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A comparison of online learning: Perceptions of Indian and American graduate students

, Robert Morris University, United States

Robert Morris University . Awarded


Educational institutions offering online courses and programs are constantly increasing as are the arrivals of graduate international students in the United States. Research shows international students’ decisions to take online courses depend on their perceptions of online learning. Universities spend millions of dollars to put courses online targeting both national and international students. While many faculty members who traditionally deliver face-to-face instruction have adapted to the increasingly diverse audiences, it is not clear if online instruction caters to the perceived needs of diverse students. Thus, exploring differences in the perceptions of online courses by Indian and American graduate students based on their language proficiency and their different cultural and educational backgrounds serves as a foundation of this study.

This study explores the differences in the perceptions of online learning from a sample population of graduate students who have experienced online instruction. The study is comprised of two groups: American students and Indian students. It examines whether the present systems of online learning adequately serve the learning needs of students from different cultural backgrounds. This study focuses on how different populations perceive online learning. This field project investigates the role of language, culture, and educational background on students’ perceptions of online learning. The scope of the project is narrowed by selecting only Indian and American graduate students at one mid-Atlantic university based in United States of America.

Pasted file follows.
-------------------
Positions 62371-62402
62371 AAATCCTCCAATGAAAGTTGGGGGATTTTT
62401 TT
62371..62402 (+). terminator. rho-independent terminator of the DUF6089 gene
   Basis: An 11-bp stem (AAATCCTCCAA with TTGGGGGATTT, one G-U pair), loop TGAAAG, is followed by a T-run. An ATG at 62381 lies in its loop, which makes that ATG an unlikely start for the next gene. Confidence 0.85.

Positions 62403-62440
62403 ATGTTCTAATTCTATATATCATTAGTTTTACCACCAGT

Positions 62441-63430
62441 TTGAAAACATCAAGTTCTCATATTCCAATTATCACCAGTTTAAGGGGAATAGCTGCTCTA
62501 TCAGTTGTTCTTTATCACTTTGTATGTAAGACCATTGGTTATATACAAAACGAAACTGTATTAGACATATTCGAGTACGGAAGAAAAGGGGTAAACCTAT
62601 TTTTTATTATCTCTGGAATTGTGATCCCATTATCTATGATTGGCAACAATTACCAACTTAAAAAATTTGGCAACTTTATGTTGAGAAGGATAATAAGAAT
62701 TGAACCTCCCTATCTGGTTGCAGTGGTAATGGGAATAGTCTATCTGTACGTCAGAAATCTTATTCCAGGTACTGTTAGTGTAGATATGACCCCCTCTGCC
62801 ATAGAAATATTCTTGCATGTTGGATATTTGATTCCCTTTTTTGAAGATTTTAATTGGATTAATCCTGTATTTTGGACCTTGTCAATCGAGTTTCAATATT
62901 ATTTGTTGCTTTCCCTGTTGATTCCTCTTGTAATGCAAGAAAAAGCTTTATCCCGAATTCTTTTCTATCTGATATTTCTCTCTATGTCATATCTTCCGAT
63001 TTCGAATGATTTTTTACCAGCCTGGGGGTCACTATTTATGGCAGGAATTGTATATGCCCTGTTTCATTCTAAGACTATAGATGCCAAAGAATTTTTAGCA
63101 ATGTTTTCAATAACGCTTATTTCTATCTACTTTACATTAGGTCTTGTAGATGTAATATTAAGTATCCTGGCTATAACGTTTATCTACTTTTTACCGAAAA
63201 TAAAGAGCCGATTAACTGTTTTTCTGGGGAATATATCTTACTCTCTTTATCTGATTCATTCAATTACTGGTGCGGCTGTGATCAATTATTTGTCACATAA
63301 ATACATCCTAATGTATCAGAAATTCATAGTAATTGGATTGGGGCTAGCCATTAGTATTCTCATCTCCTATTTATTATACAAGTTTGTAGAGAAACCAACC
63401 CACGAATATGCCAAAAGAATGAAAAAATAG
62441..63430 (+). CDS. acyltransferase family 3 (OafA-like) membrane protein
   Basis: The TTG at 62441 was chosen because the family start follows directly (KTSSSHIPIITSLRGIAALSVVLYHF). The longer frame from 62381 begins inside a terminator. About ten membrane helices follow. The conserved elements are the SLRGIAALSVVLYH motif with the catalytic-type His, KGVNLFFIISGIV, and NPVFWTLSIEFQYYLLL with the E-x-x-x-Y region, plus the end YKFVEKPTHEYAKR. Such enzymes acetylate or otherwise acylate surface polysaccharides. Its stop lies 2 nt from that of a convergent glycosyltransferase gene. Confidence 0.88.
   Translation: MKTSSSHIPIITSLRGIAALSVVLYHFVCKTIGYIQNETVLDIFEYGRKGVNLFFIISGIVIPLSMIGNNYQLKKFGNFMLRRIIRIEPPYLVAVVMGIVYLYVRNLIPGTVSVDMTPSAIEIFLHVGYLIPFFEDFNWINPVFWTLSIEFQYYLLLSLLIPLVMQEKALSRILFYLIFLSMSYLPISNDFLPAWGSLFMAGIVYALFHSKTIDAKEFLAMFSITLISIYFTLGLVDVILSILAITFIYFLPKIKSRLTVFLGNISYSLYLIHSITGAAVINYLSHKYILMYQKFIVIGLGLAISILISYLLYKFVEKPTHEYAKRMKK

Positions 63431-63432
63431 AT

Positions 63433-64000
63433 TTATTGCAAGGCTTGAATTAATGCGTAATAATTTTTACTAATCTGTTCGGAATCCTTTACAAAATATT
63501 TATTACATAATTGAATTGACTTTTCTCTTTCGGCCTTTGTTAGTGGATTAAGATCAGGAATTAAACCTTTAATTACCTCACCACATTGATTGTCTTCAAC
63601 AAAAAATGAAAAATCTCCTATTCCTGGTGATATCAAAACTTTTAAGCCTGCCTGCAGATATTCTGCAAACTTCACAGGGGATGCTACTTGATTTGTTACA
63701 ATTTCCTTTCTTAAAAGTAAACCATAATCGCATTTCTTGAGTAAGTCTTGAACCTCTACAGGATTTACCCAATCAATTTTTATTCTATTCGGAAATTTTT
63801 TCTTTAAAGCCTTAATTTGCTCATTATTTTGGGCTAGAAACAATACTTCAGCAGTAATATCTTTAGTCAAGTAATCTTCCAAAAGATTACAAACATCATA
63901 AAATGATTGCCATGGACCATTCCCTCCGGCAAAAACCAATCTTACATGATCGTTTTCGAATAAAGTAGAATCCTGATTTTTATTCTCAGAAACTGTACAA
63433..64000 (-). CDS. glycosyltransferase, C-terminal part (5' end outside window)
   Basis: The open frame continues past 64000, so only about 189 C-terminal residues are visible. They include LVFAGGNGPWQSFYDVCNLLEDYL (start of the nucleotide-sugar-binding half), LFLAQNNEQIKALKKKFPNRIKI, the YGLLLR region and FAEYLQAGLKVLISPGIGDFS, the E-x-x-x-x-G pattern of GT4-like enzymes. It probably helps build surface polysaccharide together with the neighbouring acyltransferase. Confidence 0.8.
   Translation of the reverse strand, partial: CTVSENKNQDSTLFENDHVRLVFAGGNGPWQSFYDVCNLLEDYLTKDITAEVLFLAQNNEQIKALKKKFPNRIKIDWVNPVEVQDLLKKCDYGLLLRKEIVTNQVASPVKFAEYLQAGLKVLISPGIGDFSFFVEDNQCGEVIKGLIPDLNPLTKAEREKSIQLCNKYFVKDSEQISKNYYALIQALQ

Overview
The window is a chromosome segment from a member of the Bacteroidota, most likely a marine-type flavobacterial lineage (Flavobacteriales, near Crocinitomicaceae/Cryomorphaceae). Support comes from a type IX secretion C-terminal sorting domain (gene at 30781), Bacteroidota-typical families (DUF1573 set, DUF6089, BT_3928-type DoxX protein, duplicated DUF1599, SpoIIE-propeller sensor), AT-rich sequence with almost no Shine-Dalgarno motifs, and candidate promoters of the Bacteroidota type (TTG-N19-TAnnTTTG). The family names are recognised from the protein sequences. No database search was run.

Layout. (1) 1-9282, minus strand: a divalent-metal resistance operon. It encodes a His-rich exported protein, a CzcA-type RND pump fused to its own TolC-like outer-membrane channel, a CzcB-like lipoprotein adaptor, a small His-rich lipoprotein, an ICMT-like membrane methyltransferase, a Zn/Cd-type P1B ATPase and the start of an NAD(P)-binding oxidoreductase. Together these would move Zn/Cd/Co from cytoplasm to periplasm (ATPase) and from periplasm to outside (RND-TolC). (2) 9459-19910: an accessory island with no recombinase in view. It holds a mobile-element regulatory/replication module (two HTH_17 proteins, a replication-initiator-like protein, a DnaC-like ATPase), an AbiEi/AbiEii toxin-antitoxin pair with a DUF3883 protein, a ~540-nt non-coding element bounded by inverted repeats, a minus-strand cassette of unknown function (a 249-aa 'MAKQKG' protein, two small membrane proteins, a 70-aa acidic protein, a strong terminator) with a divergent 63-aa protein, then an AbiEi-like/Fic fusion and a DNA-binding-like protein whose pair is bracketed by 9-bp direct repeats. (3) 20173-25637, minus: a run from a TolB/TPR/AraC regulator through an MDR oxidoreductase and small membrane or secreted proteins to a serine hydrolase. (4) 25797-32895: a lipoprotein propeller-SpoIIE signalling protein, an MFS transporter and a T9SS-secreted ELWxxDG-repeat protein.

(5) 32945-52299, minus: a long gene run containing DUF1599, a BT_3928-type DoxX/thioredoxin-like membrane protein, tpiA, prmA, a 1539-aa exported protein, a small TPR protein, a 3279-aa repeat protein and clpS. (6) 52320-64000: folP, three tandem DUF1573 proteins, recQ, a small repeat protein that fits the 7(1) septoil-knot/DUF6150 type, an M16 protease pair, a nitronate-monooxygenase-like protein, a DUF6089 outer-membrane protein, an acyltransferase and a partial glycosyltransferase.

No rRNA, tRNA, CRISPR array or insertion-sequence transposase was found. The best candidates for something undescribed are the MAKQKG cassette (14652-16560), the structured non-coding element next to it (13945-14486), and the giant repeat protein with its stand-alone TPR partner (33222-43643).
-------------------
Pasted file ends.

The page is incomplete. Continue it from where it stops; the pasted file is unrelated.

Kashif, S. A comparison of online learning: Perceptions of Indian and American graduate students. Ph.D. thesis, Robert Morris University. Retrieved April 23, 2019 from .

This record was imported from ProQuest on October 23, 2013. [Original Record]

Citation reproduced with permission of ProQuest LLC.

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